WESTMONT – The Westmont Park District is looking to fund a Wilmette Avenue Park development project with a state issued, Open Space Lands Acquisition and Development (OSLAD) grant.
The 4.76-acre park, which borders South Wilmette Avenue from Scott Court to Hidden View Drive, was owned by resident Anthony Kuzminski until December 2013, when it was purchased by the park district for $600,000.
The Westmont Park District communicated their interest to purchase the land in 1998, according Superintendent of Parks and Planning Bob Fleck. Although the sale never came to fruition then, a right of first refusal allowed the helped broker a deal 14 years later.
"It's something we have had our eye on for a long time," Fleck said. "This is one of the last parcels in the area that had not been sold into real estate. We are hoping that we can secure an OSLAD grant to use the land to its potential and enhance the natural beauty."
An area replete with rolling hills, mature trees, a pond and a wetland area, Fleck called the property "one of the prettiest lots left in the community."
Working together with the village, which own the adjacent two-acre plot, the park district wants to transform the area into a public park encompassing sanctioned wetland, fishing pond, playground, picnic tables, and a gazebo and a boardwalk that leads to the pier.
Ideally, the natural integrity of the land will remain intact.
"We want to preserve and enhance all the natural features of this park," Fleck said. "We want to protect these large, beautiful tress, and we want to maintain this nice, rolling topography that looks like a meadow. We want to work with nature, not work against it."
Fleck unveiled initial project renderings June 24 during a public presentation. He not only detailed design elements, but also discussed the grant funding and application process.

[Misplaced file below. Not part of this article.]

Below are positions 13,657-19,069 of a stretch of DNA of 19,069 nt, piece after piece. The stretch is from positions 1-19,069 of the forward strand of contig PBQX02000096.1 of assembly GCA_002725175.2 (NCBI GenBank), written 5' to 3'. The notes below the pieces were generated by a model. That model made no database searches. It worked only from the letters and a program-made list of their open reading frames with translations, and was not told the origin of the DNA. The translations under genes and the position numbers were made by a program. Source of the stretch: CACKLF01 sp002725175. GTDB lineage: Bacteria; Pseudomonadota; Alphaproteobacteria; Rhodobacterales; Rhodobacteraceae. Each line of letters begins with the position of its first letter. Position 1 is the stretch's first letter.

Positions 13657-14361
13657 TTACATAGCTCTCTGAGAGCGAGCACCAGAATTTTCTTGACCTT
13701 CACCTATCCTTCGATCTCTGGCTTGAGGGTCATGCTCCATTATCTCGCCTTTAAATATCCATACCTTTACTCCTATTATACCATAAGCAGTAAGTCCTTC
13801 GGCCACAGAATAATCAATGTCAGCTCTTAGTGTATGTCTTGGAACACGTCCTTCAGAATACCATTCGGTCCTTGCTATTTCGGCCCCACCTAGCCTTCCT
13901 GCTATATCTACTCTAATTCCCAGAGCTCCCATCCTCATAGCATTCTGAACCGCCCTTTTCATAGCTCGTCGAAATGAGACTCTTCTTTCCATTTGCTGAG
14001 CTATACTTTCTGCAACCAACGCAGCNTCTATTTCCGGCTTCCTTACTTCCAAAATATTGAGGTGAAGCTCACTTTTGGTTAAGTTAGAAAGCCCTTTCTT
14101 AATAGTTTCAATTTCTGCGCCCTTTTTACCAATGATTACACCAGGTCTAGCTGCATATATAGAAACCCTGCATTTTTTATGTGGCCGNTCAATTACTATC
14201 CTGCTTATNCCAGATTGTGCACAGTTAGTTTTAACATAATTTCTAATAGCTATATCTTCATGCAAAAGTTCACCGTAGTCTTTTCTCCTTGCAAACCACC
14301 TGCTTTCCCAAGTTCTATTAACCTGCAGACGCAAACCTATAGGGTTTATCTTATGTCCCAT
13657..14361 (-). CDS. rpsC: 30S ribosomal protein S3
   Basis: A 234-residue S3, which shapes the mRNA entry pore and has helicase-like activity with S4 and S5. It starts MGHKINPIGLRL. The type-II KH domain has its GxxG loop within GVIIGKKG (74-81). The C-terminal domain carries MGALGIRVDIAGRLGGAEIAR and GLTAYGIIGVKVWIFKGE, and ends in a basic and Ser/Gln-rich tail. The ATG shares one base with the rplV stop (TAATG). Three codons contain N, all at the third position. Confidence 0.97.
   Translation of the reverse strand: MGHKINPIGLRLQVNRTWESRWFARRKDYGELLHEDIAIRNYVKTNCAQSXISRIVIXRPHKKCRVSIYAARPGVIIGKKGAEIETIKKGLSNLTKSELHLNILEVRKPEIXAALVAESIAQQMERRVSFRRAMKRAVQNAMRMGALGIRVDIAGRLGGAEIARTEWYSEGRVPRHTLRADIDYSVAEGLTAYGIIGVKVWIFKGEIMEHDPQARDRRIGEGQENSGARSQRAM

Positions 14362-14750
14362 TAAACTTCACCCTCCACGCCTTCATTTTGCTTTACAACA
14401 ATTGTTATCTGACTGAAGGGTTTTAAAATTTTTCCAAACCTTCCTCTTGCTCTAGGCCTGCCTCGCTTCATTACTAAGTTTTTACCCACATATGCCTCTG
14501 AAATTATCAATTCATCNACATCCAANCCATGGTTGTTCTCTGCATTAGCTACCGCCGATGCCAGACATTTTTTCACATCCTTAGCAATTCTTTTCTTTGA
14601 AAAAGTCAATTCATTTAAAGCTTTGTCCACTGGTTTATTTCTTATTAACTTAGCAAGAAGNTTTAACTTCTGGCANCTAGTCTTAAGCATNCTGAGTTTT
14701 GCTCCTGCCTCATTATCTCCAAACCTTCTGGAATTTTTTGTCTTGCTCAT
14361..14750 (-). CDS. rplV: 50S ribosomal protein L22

OSLAD grants are a state funded and Issued by the Illinois Department of Natural Resources, providing financial assistance to local government agencies for acquisition and/or development of land for public parks and open space.
Applicants can obtain funding assistance up to 50 percent of approved project costs; a grant can range up to $750,000 for acquisition projects, while development or renovation projects are limited to a $400,000 grant maximum.
Now more than ever, competition to obtain and OSLAD grant is amplified, according to Fleck.
"When OSLAD grants first came out, it was a new process that not everybody knew about," Fleck said. "Throughout the years, park districts have realized this is a wonderful way to complete desired projects while spending just 50 cents on the dollar."
Conversely, Fleck said there will be $24 million in grant money issued this year, up about $10 from the previous years.
The Westmont Park District submitted its Wilmette Avenue Park project proposal July 1. The Department of Natural Resources will make first cuts in the fall, and remaining applicants will then present to the department thereafter.
Grant recipients will be announced spring 2015. If awarded the funds, the Westmont Park District would finalize plans for a $900,000 project next summer.
About OSLAD grants
The OSLAD program is a state-financed grant program that provides funding assistance to local government agencies for acquisition and/or development of land for public parks and open space. Projects vary from small neighborhood parks or tot lots to large community and county parks and nature areas. The state program is financed by a percentage of the state's Real Estate Transfer Tax.
For more information and to view the project renderings, visit www.westmontparks.org.